I wrote the below in response to this entry. However, the comment button is not working. I am going to write the blog owners to see if they accept comments… In the mean time, I’ll post it here.
I agree that a public equation of the terms ‘artist’ and ‘entrepreneur’ is not always helpful one to nurture. Artist as “problem solver” has its own difficulties as well. For an artist to consider the useful aspects of these terms for themselves and their livelihood is one thing, but when these traits are presupposed as components of the artistic persona, from the outside they become problematic. This becomes especially evident when institutions begin to view artists (especially young and unknown ones) as creative thinkers whose are willing to do free work in exchange for resume building. Groups like WAGE are doing important work by bringing issues like this to the forefront.
But beyond demanding certain rights for artists, this post reflects a general insecurity about how we define the role of an artist today. It feels especially relevant when artists are increasingly interested in what appears to be non-art, or in doing projects where locating the art is inherently difficult. By moving out of a traditional viewing context like a gallery, the question of malleability enters the conversation. A project must be able to bend to suit its environment, but how much can it do so without losing its artistic core? I think this is one reason some critics argue for an antagonistic element in art that attempts to make its home in the world– something that can help shelter it from assimilation by the rest of the (capitalist) world.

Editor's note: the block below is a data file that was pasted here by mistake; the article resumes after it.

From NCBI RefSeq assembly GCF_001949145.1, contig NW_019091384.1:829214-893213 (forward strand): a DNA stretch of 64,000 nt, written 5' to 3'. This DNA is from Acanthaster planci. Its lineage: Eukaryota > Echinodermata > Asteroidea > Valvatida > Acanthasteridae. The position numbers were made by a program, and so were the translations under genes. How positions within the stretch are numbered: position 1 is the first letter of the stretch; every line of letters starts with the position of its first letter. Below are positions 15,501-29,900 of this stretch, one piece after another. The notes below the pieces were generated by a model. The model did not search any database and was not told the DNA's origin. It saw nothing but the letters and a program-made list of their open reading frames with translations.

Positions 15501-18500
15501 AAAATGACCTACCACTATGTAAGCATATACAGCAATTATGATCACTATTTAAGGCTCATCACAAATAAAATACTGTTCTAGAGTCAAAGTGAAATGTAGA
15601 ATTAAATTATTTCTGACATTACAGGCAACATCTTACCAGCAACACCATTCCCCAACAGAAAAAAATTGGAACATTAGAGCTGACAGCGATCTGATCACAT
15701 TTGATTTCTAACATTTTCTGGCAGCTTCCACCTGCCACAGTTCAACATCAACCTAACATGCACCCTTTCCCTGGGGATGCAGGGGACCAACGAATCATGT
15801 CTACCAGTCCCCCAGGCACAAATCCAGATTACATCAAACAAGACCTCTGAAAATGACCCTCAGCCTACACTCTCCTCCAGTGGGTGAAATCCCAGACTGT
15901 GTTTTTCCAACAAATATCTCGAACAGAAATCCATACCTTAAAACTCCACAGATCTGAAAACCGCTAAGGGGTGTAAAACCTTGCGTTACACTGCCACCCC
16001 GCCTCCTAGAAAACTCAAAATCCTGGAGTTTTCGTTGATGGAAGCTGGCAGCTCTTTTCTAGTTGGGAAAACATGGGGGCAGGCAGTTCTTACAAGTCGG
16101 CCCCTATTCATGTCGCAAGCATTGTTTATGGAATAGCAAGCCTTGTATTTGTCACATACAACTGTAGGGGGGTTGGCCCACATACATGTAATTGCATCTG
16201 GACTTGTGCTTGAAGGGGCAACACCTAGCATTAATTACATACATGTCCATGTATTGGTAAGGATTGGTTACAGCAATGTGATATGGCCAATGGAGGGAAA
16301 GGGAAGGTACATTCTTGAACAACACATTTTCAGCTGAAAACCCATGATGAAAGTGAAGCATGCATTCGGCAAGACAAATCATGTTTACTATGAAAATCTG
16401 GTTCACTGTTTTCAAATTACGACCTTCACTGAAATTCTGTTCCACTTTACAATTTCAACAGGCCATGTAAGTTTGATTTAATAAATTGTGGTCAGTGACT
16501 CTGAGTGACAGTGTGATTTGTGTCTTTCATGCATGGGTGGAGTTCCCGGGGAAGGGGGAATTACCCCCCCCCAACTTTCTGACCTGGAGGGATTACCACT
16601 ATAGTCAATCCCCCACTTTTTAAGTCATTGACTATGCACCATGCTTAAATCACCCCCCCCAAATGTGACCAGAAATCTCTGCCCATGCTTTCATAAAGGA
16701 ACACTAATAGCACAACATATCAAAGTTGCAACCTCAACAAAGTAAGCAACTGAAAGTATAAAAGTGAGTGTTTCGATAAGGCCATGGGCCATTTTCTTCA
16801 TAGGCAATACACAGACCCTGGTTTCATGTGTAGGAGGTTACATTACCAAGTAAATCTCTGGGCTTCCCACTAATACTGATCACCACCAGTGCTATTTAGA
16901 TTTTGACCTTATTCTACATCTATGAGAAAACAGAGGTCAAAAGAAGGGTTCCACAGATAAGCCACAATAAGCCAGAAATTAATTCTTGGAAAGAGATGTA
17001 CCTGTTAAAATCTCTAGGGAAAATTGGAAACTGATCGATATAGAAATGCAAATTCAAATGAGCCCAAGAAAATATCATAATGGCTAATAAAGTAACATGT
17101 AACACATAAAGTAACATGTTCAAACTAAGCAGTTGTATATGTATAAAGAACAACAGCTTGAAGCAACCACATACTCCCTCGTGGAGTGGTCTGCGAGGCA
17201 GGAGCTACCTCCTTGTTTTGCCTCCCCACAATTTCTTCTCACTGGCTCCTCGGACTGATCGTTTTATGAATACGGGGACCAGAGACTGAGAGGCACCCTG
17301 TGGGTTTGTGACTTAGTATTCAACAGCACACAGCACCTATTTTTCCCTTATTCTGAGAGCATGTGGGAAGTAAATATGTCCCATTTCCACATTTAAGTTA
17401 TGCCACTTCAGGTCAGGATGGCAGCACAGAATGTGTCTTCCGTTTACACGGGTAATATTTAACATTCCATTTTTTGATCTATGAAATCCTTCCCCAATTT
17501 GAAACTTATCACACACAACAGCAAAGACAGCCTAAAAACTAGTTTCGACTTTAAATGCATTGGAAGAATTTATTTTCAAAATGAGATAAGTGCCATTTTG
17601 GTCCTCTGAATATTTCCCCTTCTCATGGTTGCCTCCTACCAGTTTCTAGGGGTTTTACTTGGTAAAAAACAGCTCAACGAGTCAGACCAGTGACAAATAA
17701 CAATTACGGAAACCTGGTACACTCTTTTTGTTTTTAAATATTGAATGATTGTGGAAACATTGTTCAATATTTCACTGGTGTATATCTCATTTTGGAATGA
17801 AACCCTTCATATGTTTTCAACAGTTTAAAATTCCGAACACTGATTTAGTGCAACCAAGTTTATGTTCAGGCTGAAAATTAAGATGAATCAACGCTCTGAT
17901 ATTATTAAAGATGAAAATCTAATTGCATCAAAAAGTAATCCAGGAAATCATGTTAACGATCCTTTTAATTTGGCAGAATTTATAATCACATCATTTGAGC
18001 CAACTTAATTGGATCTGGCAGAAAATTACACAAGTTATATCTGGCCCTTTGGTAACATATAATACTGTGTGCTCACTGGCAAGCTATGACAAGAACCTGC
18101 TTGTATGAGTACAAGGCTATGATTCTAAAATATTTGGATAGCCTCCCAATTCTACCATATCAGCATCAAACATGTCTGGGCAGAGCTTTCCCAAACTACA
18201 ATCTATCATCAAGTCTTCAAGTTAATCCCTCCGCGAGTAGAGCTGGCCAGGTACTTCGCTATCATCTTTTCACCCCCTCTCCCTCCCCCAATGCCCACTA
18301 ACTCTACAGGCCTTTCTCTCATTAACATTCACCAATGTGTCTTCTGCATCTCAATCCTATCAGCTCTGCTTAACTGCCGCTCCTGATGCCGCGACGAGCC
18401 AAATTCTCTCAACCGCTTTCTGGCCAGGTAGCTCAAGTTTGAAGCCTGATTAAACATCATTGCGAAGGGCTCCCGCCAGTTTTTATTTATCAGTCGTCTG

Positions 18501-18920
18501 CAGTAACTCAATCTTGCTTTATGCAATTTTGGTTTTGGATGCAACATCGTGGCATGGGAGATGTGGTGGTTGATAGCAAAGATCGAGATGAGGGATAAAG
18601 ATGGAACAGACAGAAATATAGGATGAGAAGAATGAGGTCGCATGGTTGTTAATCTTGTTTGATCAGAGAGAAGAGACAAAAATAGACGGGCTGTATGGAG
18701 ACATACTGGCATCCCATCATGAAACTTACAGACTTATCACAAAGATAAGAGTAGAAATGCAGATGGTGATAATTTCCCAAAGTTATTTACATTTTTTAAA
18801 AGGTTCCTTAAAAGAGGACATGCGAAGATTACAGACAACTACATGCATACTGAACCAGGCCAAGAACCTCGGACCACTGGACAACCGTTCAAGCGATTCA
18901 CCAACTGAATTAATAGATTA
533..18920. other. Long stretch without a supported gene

At the same time I do feel that it is important to be able to embrace alternate social roles– like the entrepreneur– as a creative choice. Artists should not be left out of the conversation on how to make value in the world, even if the rest of the world defines value in terms of capital. Warhol said, “Making money is art, and working is art and good business is the best art.” I hope that we can continue to see this as a statement from an artist, not a societal decree.